The centralized registry option gains in its ability to handle high loads, but loses due to its vulnerability. This also means that all user data is stored in one place and that access to it is fully controlled by the central bank. Such a storage system is currently used by most commercial banking institutions and does not give the central bank an advantage over them. Hacking a database with centralized storage is easier than accessing keys for a blockchain-based system. Thus, any centralized database is a priori more vulnerable to cyber criminals.
If the central bank opts for decentralized distributed registries and smart contracts during the launch phase, the speed of transactions will be affected, the central bank notes in its report, but security will improve.
Four digital currency models are proposed by the Bank of Russia. The first involves the implementation of e-wallets by the central bank to other financial institutions for interbank settlement without the participation of individuals and legal entities, although, being the least promising, no further development is planned. The second model places the opening and maintenance of e-wallets under the full control of the central bank, which is alerting the banking sector. With this model there is a risk of liquidity outflow. The third and fourth models give financial institutions and banks a number of intermediary functions that allow customers to open e-wallets under familiar circumstances and on trusted platforms and applications.
Digital ruble in social security benefits
The state grants subsidies to families and wants these funds to be spent exclusively on children. Nowadays it is not always possible to keep track of how the subsidy money is spent. If these amounts are paid in digital rubles and can only be spent in children’s stores to buy children’s items, it would solve the problem of inappropriate spending. Such payments can be color-coded: “Blue” money goes to subsidies, “red” is for tax payments. Other payments can also be color-coded to prevent misuse.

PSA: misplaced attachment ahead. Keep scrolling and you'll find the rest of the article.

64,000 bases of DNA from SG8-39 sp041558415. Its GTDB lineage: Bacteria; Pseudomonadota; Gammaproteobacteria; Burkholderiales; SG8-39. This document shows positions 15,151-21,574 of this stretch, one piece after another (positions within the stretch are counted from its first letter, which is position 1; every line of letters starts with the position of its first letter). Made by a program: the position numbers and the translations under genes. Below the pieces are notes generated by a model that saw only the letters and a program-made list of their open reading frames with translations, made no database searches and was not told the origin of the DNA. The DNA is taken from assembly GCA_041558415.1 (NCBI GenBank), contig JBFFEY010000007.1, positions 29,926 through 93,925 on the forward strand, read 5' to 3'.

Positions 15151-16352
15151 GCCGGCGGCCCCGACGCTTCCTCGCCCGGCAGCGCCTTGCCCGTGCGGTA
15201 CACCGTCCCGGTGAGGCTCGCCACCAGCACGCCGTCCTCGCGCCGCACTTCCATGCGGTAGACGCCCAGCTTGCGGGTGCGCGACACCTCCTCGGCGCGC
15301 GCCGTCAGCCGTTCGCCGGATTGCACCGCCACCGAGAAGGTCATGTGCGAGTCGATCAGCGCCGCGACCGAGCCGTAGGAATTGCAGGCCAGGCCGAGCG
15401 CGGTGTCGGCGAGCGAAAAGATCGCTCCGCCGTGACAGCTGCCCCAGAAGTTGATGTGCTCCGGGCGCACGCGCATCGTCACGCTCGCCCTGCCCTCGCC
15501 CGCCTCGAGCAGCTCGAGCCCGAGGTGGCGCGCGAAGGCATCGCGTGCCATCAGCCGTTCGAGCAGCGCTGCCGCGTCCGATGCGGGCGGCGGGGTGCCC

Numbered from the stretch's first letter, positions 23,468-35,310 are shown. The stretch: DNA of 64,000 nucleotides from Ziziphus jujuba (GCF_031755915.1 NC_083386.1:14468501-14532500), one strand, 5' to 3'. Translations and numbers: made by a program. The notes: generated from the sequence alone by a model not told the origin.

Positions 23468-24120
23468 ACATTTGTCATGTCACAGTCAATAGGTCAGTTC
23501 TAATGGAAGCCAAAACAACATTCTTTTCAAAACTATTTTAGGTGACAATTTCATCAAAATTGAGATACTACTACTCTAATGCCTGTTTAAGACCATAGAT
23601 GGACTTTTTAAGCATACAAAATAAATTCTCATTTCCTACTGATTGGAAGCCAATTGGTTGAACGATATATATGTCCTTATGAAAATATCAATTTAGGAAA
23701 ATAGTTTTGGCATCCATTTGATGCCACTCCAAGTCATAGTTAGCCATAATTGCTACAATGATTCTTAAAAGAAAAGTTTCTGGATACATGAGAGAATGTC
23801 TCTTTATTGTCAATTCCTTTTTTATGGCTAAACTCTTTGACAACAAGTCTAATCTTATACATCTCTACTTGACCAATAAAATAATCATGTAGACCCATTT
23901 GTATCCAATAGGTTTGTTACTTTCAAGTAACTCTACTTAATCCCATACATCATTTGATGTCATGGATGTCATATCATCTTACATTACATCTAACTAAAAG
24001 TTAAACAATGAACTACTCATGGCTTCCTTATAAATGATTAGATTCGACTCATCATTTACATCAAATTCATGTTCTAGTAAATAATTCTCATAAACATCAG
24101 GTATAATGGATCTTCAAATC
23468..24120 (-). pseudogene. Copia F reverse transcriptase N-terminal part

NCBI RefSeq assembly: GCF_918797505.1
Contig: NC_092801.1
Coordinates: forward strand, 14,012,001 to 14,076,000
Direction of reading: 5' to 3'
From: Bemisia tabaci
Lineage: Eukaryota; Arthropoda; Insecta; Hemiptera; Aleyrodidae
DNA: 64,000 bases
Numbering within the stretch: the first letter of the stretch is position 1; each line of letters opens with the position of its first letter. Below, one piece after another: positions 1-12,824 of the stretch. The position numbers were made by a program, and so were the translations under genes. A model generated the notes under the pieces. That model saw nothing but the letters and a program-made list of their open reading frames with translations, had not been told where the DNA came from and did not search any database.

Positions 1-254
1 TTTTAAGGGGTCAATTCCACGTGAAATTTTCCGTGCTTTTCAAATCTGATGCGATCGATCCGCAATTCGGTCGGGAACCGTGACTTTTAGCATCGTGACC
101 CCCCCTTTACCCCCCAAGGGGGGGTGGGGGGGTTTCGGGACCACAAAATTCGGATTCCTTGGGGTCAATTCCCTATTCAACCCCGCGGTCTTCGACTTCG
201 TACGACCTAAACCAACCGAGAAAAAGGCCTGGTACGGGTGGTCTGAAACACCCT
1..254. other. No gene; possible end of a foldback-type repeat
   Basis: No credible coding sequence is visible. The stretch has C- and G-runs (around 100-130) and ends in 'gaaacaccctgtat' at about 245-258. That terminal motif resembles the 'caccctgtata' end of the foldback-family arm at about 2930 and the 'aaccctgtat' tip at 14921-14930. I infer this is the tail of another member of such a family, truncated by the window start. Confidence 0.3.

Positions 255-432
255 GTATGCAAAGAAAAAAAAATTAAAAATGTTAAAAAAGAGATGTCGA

Another promising area for digital currencies is international payments. Conducting transactions within a certain group of states can become more convenient and much faster if the digital money mechanism is used.
While digital currency was originally conceived as an alternative to cash payments, it seems more likely that it will replace traditional non-cash payments. And it is already becoming a concern for commercial banks as it affects their commission income.
That is why the discussion, including the consultations of the central bank and market parties, is now not so much about the introduction of digital currencies in principle (there is almost no doubt that this will happen) but about what new services banks will be able to do. offer to customers – for example, transfer tracking, some sort of “color coding”, smart contract programming, and so on.
The views, thoughts and opinions expressed here are solely of the author and do not necessarily reflect or represent the views and opinions of Cointelegraph.
Victor Dostov is the Research Director of the Distributed Ledger Technologies Center at Saint Petersburg State University and President of the Russian Electronic Money and Remittance Association.